Inherent Vice (2014) directed by Paul Thomas Anderson
Back in the 1990s when I was a teenager the 1970s was the decade to idealize. As a pre-teen I needed to do my homework on Led Zeppelin, The Doors, Woodstock and Joni Mitchell to name a few icons. Unfortunately a lot of information came from popularized visions such as the movie Forrest Gump (1994) or The Doors (1991). Sources like Thomas Pynchon's Inherent Vice novel did not exist. I cannot help but feel that Inherent Vice is a vision of the 70s filtered through the 90s. It kind of makes sense, as the current trendy past decade that continues to be referenced is the 90s. As Nick mentioned after we strolled out of the cinema (or I didn't stroll, I half-ran because for an hour and half out of 2 and a half hours I needed to pee), the characters and their way of being could have just as well been a portrayal of 2015 hipsters in Coachella. I liked this time and style confusion very much.
|Phoenix as 'Doc'|
|The stars lining up to promote Inherent Vice|
P.T. Anderson dips into the Robert Altman well of goodness again. And in 2015 it's fair to say why not. It's also fair to say that any debt Inherent Vice may owe to Altman's cinema is superficial at best: Altman's The Long Goodbye is the obvious touchstone, but apart from a couple of similar plot references Inherent Vice really stands as its own piece of quirky cinema. Elliott Gould certainly broke the Philip Marlowe template in Altman's film but Joaquin Phoenix takes the private investigator to new levels of stoned magnificence probably never seen in the movies before. Phoenix's Doc and Inherent Vice in general also have a welcome Neil Young obsession (way beyond Phoenix's sideboard sideburns) – we're talking mid-1970's Young, so it's OK. This just adds extra layers of strangeness and unconventionality to Inherent Vice. Anderson's latest feels more than ever like a film out of time, something that people daren't make in 2015. The executives were probably screaming at P.T. "Paul, people just won't get this rambling mess of a movie".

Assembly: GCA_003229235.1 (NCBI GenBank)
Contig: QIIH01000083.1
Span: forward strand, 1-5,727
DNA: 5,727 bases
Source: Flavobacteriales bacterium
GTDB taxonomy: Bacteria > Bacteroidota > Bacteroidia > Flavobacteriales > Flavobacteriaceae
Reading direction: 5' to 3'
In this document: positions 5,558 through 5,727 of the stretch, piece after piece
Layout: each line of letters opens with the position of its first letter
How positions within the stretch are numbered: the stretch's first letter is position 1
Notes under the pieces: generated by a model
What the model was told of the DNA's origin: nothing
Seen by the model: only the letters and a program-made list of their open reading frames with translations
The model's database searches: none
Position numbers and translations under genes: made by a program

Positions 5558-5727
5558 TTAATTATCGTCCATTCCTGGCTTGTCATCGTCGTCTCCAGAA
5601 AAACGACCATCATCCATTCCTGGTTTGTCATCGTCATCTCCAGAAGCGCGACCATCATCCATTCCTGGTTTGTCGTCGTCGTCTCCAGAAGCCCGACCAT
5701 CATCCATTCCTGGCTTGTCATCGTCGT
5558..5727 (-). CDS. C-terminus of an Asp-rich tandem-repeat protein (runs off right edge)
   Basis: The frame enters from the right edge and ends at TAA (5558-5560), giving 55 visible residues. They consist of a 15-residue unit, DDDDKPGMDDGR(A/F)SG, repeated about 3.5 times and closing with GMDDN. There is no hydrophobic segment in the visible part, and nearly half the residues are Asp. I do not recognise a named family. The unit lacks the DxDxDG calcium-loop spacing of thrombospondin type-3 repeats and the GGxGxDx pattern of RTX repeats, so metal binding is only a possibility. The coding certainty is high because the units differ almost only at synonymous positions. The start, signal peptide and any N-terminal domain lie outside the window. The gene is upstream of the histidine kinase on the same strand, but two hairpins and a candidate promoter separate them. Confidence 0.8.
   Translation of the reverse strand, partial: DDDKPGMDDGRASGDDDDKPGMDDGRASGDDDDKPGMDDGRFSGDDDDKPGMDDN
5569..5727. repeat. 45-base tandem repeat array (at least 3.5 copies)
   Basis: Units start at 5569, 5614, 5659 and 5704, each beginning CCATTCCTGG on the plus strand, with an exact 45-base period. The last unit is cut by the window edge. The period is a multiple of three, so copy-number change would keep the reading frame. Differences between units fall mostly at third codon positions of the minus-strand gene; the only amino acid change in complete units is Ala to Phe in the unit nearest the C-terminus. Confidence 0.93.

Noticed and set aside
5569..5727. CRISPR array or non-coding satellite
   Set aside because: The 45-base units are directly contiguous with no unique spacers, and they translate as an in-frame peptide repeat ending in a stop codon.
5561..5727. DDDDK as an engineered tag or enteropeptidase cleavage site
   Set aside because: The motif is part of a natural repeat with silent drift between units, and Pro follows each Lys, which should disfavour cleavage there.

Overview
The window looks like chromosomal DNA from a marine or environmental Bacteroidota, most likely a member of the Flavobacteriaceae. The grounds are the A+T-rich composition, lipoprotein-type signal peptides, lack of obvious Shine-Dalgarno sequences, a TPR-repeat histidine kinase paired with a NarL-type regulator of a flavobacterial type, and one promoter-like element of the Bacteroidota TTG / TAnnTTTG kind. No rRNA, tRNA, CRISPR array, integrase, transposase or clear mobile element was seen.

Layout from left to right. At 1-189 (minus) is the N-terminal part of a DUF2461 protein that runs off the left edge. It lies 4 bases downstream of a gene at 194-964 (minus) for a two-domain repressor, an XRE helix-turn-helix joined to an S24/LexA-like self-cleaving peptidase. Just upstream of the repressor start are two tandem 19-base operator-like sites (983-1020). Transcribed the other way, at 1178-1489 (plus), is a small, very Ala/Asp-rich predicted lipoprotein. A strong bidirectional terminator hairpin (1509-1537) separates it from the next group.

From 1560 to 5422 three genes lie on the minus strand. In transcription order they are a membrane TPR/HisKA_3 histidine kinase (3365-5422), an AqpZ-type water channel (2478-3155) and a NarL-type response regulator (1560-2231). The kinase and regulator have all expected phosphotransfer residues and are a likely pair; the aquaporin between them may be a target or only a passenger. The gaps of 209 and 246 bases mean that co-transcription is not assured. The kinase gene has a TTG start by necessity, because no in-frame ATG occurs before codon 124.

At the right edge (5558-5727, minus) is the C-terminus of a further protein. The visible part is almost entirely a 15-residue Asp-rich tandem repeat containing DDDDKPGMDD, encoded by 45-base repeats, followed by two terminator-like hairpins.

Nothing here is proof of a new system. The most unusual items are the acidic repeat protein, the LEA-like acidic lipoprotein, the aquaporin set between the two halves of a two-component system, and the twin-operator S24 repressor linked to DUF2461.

|Joaquin Phoenix or Neil Young, spot the difference.|
It's true, Inherent Vice rambles and can seem quite incoherent. It plays fast with plot conventions and the joy for me was just going with the indulgence and diving into Inherent Vice's multi-faceted set-up. Of course I could have been being taken for a ride by Inherent Vice, but Anderson always snapped you out of your stoned stupor by bringing some scenes sharply into focus. Following Doc as he is offered case after case and lead after lead is an intricate web and puzzle and whilst it's easy to get lost, it's also great that Anderson offers us some good laughs along the way to another dead end. Inherent Vice not only plays with plot but offers the usual rich attention to detail that has become such a trademark of Anderson's cinema. From costume to setting and the use of color you can just focus on the look and style of this movie and get lost in it. It's a drug infested LA that we're watching and the beauty of Inherent Vice could be that Anderson's vision of a super stoned LA might really have been the way it was. Jonny Greenwood's soundtrack fits perfectly here and Anderson and the Radiohead guitarist are building something which will be looked back on than more than special.
|Inherent Vice is so rich in detail it's sometimes easy to miss the references|
|Doc takes shelter|